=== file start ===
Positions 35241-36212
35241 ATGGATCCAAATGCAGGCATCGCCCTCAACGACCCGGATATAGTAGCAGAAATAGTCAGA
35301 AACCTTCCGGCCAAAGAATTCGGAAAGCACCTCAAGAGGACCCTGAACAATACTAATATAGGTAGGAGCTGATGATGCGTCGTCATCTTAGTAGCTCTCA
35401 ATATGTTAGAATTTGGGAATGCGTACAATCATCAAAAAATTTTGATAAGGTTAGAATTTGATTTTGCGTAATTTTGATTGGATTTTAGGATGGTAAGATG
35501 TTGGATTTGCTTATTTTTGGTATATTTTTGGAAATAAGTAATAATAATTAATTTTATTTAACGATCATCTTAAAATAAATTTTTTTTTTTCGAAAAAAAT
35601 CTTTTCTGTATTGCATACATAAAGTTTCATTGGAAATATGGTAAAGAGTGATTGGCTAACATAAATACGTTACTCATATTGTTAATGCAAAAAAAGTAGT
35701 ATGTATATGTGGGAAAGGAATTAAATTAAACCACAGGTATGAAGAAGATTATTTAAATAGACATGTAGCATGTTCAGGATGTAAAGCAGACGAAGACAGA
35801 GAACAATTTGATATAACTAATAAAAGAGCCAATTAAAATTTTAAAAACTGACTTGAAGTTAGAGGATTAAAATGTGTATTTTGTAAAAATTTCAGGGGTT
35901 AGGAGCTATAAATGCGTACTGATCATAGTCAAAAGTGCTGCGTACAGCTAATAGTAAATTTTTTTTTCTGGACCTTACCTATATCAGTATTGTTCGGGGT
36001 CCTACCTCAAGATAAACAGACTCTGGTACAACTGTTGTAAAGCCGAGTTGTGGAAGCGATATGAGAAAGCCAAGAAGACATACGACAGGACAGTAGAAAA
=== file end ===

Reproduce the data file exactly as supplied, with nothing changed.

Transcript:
Positions 35241-36212
35241 ATGGATCCAAATGCAGGCATCGCCCTCAACGACCCGGATATAGTAGCAGAAATAGTCAGA
35301 AACCTTCCGGCCAAAGAATTCGGAAAGCACCTCAAGAGGACCCTGAACAATACTAATATAGGTAGGAGCTGATGATGCGTCGTCATCTTAGTAGCTCTCA
35401 ATATGTTAGAATTTGGGAATGCGTACAATCATCAAAAAATTTTGATAAGGTTAGAATTTGATTTTGCGTAATTTTGATTGGATTTTAGGATGGTAAGATG
35501 TTGGATTTGCTTATTTTTGGTATATTTTTGGAAATAAGTAATAATAATTAATTTTATTTAACGATCATCTTAAAATAAATTTTTTTTTTTCGAAAAAAAT
35601 CTTTTCTGTATTGCATACATAAAGTTTCATTGGAAATATGGTAAAGAGTGATTGGCTAACATAAATACGTTACTCATATTGTTAATGCAAAAAAAGTAGT
35701 ATGTATATGTGGGAAAGGAATTAAATTAAACCACAGGTATGAAGAAGATTATTTAAATAGACATGTAGCATGTTCAGGATGTAAAGCAGACGAAGACAGA
35801 GAACAATTTGATATAACTAATAAAAGAGCCAATTAAAATTTTAAAAACTGACTTGAAGTTAGAGGATTAAAATGTGTATTTTGTAAAAATTTCAGGGGTT
35901 AGGAGCTATAAATGCGTACTGATCATAGTCAAAAGTGCTGCGTACAGCTAATAGTAAATTTTTTTTTCTGGACCTTACCTATATCAGTATTGTTCGGGGT
36001 CCTACCTCAAGATAAACAGACTCTGGTACAACTGTTGTAAAGCCGAGTTGTGGAAGCGATATGAGAAAGCCAAGAAGACATACGACAGGACAGTAGAAAA